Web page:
Succeeding Saint John Capistrano as papal legate in 1456, he went to Austria and Hungary to combat the Hussites. He was thereafter offered the bishopric of Milan, but turned it down because he preferred to continue preaching.

In 1462, as a result of a sermon he preached in Brescia in which he gave a theological opinion on the precious Blood of Christ, he himself became the subject of a local inquisition. The case was controversial and James refused to appear before the Inquisition and appealed to Rome. A silence was imposed upon both the Dominican inquisitors and the Franciscans, and no decision was ever reached.

And so on, always hurrying from place to place, always preaching and always fighting the good fight, until November 28, 1476, the date of his last journey, when he set out from Naples and arrived in heaven, where we have good reason to believe he still is.

Not surprisingly in view of the life he led, James della Marca did not put on much weight. Moreover he imposed on himself severe penances. He allowed himself only three hours of sleep nightly and wore a threadbare habit. He fasted every day and had, according to his biographer “a poor stomach and severe inflammation of the liver.” Towards the end of his life the pope forbade him to fast, for his health was “in the public interest.” It should be noted that Saint James was also a very strong supporter for the establishment of charitable pawnshops (montes pietatis).

The common sense of the good pope – Sixtus IV – is to be commended, ordering a saint to take care of his health, but even more admirable is the monk who set out every morning with his satchel containing a piece of bread, some beans, salt, garlic, and a few onions. He knew only too well that to be a witness of God among men it is far better to be full of the Holy Spirit than full of food.

And it was the Holy Spirit that inspired him to speak with such power and fire and amazing success. At Camerino he inflamed the townsfolk to such a point that they nearly burned his adversary alive. At Aquila 40,000 people waited for him to come down from the pulpit so that they could get what was then the equivalent of his autograph – a piece of parchment with the name of Jesus written on it. To meet the demand, the friars in the monastery had to mass-produce them and then give them to James to touch before distributing them among his admirers.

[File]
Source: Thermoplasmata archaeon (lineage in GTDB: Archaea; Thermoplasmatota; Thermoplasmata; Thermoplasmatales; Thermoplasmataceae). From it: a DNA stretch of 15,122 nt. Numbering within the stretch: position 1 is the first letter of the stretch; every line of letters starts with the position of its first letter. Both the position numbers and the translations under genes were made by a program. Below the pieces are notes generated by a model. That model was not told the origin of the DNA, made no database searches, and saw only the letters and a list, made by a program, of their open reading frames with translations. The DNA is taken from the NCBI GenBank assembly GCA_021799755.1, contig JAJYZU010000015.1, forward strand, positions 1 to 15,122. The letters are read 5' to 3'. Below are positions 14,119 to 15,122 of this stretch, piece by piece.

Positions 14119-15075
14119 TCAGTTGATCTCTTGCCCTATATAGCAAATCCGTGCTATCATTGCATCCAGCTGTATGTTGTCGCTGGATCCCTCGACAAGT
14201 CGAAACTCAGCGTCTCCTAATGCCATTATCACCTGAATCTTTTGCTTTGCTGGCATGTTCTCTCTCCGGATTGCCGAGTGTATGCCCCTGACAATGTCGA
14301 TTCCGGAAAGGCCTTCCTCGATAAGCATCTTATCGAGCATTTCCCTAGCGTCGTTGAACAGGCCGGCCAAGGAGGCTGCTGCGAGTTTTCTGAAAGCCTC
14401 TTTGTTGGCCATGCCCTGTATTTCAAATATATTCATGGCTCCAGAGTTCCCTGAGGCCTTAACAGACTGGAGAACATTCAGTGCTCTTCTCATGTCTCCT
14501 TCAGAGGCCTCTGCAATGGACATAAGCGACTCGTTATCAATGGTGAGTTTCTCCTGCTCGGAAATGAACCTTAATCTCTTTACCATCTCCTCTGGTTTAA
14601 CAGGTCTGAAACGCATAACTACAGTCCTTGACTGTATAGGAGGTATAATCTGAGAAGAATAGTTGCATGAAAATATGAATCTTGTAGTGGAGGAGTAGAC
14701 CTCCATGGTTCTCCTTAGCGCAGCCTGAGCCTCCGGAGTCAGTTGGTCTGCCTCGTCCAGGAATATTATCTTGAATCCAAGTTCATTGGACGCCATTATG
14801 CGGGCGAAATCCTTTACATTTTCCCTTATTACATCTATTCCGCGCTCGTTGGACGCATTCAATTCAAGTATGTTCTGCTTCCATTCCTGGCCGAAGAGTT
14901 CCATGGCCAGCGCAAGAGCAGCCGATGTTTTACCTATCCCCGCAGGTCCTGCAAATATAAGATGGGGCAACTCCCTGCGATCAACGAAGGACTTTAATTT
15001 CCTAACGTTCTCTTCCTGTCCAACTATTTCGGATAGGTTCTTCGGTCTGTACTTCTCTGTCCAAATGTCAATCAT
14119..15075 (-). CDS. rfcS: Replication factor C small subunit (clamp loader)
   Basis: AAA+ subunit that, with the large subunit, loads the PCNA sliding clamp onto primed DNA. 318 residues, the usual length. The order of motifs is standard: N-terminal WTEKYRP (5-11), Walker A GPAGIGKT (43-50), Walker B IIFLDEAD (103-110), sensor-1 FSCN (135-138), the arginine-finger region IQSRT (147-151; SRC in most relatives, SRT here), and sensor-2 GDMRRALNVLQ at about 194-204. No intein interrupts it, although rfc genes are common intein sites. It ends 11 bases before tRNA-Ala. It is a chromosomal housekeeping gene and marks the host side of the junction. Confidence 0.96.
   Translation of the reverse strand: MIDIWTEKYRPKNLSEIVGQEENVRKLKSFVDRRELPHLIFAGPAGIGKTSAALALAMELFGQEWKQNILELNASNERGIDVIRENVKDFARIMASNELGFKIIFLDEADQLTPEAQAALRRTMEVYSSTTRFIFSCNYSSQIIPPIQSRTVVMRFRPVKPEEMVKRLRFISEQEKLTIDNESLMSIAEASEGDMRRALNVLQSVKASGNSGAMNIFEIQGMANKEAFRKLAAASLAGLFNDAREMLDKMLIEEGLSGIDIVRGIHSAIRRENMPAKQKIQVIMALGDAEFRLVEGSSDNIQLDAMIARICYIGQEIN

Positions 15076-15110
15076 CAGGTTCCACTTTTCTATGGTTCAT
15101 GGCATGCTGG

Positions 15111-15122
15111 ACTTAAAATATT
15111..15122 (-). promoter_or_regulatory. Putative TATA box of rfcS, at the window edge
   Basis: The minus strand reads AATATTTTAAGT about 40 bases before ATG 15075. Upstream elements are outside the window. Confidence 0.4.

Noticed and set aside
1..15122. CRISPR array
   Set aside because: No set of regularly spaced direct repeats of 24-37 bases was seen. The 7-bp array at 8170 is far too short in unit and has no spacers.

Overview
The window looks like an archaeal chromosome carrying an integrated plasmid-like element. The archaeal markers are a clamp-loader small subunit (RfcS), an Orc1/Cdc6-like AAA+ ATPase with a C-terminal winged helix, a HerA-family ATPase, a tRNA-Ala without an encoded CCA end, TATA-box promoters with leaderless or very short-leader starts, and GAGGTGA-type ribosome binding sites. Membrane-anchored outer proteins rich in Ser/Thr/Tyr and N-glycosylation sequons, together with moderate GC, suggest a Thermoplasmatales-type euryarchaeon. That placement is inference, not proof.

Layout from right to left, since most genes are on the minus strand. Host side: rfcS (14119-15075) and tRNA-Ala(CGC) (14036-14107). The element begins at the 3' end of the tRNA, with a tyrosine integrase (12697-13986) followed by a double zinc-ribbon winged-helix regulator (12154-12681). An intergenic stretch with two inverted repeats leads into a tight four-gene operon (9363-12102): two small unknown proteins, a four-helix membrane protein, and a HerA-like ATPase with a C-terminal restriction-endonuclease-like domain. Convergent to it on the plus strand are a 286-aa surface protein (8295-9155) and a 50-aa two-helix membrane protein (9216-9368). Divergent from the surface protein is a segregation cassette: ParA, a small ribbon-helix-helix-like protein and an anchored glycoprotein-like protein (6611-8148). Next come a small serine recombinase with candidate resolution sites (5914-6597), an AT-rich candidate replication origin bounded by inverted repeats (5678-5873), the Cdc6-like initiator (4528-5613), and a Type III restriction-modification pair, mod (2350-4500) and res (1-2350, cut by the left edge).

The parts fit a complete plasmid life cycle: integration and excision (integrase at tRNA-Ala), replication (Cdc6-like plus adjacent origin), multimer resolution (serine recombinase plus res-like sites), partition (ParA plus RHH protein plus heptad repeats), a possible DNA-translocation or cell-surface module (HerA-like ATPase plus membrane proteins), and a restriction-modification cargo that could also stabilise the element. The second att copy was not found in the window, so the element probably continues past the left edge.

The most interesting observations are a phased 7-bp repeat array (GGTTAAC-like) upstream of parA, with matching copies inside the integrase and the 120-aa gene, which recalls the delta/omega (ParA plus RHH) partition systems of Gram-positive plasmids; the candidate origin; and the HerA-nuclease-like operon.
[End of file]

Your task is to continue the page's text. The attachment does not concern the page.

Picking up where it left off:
More enduring than these bonfires that are so easy to light under the hot Italian sun was his work as a peace-maker, for which he had a special gift. During the turbulent 15th century peace had disappeared nearly everywhere. James reconciled the conventuals and the observants, the two opposed branches of the Franciscans who were at loggerheads about their interpretations of the true spirit of their founder. He reconciled Catholics and heretics of every kind. For example, he moderated his opposition to the Hussites of Hungary by offering at the Council of Basle (part of the Council of Ferrara-Florence) the practice of Communion under both species (1431). At the Council of Florence (1438), he participated in the reunion of the Eastern and Western Churches. He reconciled Guelphs and Ghibellines who quarreled out of habit. Above all he reconciled men with God, which is surely the best way of reconciling men with each other.

In 1473, James was moved to Naples, where he died and was buried in the church of Santa Maria Nuova.

While nearly every day brought a different landscape before the eyes of Saint James della Marca, he gaze remained fixed unceasingly on the Eternal and Unchangeable. Popes, kings, and crowds called him, but in their call he always heard the same unique voice of God. Every evening he was breathless, yet each morning he preached because he had spent half the night breathing the Holy Spirit (Attwater, Attwater 2, Benedictines, Coulson, Encyclopedia, Farmer, White).

Saint James’ emblem is a chalice and a serpent. He is generally depicted as a Franciscan holding a chalice and a veil; sometimes the image includes a staff and lily; or staff, castanets at his girdle, pointing to IHS (not to be confused with Saint Bernardino, whose face, old and toothless, is invariable). Venerated at Ancona (Roeder, White).

MLA Citation

  • Katherine I Rabenstein. Saints of the Day, 1998. CatholicSaints.Info. 19 August 2020. Web. 27 November 2020. <>